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Escalation Bargaining: Theoretical Analysis and Experimental Test

The standard chicken game is a popular model of certain important real scenarios but does not allow for the escalation behaviour these are typically associated with. This is problematic if the critical, final decisions in these scenarios are sensitive to previous escalation. We introduce and analyse, theoretically and by experiment, a new game which permits escalation behaviour. Compared with an equivalent chicken game, Pareto-suboptimal outcomes are significantly more frequent. This result is inconsistent with our rational choice analysis and possible psychological roots are explored.

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Paper provided by International Centre for Behavioural Business Research in its series ICBBR Working Papers with number 16.

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Date of creation: 13 May 2011
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Handle: RePEc:bbr:workpa:16
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  1. AUMANN, Robert J. & DREZE, Jacques H., . "Assessing strategic risk," CORE Discussion Papers RP 2089, Université catholique de Louvain, Center for Operations Research and Econometrics (CORE).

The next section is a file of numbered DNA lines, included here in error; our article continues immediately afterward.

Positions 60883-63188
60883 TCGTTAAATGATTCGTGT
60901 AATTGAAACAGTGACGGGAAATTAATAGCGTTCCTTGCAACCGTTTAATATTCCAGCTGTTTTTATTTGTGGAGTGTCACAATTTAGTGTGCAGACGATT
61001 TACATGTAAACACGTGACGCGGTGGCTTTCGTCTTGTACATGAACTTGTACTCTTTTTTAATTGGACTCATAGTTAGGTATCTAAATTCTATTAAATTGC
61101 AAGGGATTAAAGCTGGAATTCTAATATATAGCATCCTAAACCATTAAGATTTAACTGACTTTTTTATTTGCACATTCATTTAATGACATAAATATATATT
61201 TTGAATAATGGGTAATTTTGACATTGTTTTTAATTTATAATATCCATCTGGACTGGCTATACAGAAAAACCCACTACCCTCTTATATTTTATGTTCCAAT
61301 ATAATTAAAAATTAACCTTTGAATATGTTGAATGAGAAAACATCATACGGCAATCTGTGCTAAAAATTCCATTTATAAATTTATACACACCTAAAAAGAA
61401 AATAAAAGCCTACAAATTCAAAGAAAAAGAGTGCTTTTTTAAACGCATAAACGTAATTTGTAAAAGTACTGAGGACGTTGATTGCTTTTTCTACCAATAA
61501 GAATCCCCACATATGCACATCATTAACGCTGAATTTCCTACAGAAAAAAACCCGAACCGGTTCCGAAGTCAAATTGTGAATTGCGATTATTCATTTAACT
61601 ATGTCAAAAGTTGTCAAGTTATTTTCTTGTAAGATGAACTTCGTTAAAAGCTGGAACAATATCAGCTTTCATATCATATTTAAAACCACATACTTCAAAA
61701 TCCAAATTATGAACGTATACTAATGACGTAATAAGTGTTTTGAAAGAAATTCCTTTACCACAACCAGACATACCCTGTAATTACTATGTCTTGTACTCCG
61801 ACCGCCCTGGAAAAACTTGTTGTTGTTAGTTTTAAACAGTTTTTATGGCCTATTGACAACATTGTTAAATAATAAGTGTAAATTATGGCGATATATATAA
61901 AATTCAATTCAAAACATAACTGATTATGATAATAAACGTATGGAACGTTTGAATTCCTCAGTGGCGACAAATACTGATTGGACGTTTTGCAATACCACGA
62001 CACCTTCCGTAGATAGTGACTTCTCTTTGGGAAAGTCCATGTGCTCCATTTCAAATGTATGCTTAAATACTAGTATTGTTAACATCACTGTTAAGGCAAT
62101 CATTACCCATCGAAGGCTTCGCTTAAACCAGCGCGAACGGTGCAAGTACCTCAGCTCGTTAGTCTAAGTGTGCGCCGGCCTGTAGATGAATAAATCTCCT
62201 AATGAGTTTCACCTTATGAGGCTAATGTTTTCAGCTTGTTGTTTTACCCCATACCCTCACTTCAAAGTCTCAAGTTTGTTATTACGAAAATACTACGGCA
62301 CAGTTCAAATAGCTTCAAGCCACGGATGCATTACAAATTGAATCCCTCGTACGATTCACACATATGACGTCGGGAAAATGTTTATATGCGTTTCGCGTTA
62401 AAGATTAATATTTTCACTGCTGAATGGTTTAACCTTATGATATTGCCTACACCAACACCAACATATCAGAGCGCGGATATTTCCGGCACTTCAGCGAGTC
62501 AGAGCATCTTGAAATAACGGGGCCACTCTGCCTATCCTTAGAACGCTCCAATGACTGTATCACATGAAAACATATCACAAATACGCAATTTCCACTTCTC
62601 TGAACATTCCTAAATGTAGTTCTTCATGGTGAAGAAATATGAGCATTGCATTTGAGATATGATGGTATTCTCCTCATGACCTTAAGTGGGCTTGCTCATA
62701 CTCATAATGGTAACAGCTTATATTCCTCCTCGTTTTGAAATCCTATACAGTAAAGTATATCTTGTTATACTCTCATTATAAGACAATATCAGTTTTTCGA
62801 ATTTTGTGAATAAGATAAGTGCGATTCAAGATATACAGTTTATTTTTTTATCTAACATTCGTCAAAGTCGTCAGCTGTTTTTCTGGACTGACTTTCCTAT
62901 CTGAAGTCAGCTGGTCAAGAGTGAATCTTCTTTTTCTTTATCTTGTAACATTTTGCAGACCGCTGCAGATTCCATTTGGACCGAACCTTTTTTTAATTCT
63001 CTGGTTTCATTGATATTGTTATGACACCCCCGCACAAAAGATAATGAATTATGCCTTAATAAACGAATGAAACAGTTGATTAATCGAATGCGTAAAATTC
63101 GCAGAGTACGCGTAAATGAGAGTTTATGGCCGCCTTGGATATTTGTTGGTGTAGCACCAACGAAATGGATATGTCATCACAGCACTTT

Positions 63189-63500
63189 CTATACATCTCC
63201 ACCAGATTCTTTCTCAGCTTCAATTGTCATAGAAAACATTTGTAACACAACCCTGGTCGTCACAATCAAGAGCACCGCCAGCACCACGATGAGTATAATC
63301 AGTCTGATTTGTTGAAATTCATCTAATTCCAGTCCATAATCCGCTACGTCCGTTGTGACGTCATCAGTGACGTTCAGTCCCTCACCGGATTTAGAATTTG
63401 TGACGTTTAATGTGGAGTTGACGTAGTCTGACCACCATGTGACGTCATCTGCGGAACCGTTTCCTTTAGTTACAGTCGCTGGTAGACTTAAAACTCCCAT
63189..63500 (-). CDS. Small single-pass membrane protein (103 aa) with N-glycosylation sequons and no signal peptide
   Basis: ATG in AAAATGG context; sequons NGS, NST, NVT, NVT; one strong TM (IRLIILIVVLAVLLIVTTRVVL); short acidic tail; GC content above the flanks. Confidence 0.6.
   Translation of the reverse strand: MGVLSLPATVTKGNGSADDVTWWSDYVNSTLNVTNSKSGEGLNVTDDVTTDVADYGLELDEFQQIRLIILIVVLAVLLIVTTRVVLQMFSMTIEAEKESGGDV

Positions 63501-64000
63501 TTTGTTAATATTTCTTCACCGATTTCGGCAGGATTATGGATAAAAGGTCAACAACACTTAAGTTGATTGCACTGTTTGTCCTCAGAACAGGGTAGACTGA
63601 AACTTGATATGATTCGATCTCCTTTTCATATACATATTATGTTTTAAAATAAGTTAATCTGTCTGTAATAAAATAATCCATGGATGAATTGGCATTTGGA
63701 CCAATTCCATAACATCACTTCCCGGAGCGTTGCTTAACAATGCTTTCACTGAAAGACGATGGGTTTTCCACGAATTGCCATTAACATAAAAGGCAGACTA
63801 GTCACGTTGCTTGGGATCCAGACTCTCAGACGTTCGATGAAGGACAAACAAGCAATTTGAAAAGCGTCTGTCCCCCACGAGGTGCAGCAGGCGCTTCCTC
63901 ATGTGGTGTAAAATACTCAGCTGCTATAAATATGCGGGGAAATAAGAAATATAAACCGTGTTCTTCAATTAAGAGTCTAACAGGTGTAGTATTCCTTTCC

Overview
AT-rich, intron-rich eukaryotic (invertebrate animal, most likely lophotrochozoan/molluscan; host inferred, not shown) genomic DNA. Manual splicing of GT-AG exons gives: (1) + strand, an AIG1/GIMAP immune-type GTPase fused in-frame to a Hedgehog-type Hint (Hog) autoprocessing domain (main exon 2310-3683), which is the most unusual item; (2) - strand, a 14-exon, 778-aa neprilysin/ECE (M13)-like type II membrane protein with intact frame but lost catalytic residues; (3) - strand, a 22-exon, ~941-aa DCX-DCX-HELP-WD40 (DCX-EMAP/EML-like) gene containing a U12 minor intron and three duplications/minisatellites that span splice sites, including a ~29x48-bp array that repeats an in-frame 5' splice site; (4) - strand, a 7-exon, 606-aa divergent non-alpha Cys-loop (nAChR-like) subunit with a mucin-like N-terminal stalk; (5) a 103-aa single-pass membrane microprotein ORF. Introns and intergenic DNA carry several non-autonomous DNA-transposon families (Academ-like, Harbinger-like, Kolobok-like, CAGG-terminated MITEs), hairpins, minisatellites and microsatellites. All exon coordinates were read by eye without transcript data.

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  9. Shaun Hargreaves-Heap & Yanis Varoufakis, 2002. "Some Experimental Evidence On The Evolution Of Discrimination, Co--Operation And Perceptions Of Fairness," Economic Journal, Royal Economic Society, vol. 112(481), pages 679-703, July.
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  12. Brams, Steven J. & Kilgour, D. Marc, 1985. "Winding Down if Preemption or Escalation Occurs: A Game-Theoretic Analysis," Working Papers 85-30, C.V. Starr Center for Applied Economics, New York University.
  13. Engelmann, Dirk & Steiner, Jakub, 2007. "The effects of risk preferences in mixed-strategy equilibria of 2x2 games," Games and Economic Behavior, Elsevier, vol. 60(2), pages 381-388, August.
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  15. Carpenter, Jeffrey & Rudisill, McAndrew, 2003. "Fairness, escalation, deference, and spite: strategies used in labor-management bargaining experiments with outside options," Labour Economics, Elsevier, vol. 10(4), pages 427-442, August.
  16. Iñaki Rodriguez-Prieto & Esteban Fernández-Juricic & José Martín & Yohana Regis, 2009. "Antipredator behavior in blackbirds: habituation complements risk allocation," Behavioral Ecology, International Society for Behavioral Ecology, vol. 20(2), pages 371-377.
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